After months in hibernation, many of my friends and neighbors are developing wanderlust.
Actually there may be less here than other parts of the country. On Facebook, I see people talking about cruises they have booked to Tahiti and other far-off places in November and December and worrying about whether the ship will sail.
If it does sail, will they even be able to get there? Given the growing numbers of cases of coronavirus, why are they even thinking of such a trip?
Pharmaceutical companies are working around the clock to find vaccines as well as COVID-19 tests that can determine within minutes if one is sick.
There already is a test in Germany that yields results in three to four hours. It is being used at that country’s major airports as an option for people entering the country. If one takes and passes the test, the 14-day quarantine period can be skipped. At this point, that is mainly for Germans heading home.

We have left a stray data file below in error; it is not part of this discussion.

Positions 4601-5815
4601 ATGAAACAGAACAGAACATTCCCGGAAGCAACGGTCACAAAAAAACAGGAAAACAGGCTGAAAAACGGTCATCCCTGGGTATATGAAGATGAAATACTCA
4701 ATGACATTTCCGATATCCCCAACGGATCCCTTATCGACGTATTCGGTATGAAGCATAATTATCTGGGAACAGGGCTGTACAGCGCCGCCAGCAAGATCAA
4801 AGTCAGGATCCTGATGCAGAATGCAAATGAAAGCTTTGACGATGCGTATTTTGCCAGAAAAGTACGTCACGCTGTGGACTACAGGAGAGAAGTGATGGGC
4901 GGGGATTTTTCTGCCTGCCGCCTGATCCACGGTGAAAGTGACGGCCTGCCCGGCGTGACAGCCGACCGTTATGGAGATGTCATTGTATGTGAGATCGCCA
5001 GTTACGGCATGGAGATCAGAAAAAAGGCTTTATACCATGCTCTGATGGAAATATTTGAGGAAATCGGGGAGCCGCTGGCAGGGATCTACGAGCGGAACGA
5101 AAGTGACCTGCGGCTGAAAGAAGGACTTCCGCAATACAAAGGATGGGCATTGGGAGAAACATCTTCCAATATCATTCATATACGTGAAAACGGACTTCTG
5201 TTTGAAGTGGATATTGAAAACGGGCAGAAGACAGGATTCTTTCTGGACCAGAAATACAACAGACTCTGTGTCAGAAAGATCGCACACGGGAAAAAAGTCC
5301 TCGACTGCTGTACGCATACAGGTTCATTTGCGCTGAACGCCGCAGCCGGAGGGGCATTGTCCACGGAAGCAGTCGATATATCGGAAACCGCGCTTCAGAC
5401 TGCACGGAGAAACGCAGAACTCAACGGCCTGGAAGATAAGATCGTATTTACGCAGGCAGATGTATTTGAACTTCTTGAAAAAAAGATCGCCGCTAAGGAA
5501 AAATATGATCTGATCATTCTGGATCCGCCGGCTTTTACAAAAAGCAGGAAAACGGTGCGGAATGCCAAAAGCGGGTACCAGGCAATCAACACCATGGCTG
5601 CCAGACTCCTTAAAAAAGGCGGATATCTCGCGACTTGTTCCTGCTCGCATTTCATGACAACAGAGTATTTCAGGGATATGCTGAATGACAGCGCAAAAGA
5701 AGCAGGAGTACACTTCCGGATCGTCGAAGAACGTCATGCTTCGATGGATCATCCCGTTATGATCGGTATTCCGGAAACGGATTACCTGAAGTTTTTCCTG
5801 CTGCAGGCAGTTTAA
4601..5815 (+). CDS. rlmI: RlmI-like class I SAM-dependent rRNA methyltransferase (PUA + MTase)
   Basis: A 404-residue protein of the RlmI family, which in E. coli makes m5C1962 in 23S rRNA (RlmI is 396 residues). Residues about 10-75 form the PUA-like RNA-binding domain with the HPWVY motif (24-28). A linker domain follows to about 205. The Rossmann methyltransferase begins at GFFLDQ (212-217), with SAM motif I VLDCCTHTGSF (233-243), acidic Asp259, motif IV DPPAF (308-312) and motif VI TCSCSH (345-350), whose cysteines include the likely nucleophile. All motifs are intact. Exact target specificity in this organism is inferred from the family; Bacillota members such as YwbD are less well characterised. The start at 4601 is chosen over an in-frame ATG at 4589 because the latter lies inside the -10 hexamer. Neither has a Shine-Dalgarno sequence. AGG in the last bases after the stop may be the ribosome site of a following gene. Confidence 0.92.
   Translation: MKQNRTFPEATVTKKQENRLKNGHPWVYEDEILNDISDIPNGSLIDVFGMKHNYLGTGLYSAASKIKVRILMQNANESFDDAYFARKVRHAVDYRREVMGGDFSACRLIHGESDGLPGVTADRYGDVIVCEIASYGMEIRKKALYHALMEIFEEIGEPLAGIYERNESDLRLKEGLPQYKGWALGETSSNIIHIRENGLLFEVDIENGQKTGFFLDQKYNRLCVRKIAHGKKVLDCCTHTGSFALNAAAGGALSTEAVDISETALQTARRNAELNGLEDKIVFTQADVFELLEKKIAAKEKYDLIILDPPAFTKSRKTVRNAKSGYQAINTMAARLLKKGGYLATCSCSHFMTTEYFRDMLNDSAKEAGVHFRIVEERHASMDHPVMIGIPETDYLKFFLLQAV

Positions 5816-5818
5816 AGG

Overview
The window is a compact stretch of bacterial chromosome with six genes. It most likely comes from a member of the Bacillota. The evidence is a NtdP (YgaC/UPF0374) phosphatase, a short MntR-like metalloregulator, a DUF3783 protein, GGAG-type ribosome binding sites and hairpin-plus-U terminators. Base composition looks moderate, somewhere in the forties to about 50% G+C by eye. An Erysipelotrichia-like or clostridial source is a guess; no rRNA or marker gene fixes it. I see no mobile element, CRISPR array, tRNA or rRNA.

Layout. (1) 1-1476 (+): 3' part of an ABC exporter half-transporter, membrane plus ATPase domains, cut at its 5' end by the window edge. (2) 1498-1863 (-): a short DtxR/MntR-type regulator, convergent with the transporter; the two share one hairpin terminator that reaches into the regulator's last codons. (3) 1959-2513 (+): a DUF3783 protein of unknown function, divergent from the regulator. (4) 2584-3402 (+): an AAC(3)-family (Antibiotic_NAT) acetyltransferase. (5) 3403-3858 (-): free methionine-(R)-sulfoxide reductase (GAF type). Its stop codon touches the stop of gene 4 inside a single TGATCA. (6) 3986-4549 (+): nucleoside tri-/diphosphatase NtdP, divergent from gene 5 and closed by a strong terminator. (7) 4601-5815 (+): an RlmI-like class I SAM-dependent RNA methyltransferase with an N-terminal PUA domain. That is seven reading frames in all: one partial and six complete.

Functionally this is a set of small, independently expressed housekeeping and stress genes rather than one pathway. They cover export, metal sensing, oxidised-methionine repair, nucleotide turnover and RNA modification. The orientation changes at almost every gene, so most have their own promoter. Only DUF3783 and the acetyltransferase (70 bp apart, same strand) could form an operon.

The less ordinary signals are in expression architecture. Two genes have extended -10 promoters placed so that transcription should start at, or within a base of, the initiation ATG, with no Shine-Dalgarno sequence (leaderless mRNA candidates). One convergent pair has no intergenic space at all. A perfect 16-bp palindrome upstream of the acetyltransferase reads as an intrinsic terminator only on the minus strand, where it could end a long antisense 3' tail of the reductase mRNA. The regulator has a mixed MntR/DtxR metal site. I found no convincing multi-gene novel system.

As the virus has traveled the world, so have rules and regulations changed from country to country
Again, Venetians are in the catbird seat. We have dozens of places to visit within three or four hours of Venice — at most — places that people come to from all over the world.
That being said and as much as I love a certain duck named Donald, I am not planning any trips to his world anytime soon. The folks at Disney are being cautious in limiting park guests as well as hotel guests and not opening every single ride in every park just yet, but I can live on my memories a bit longer.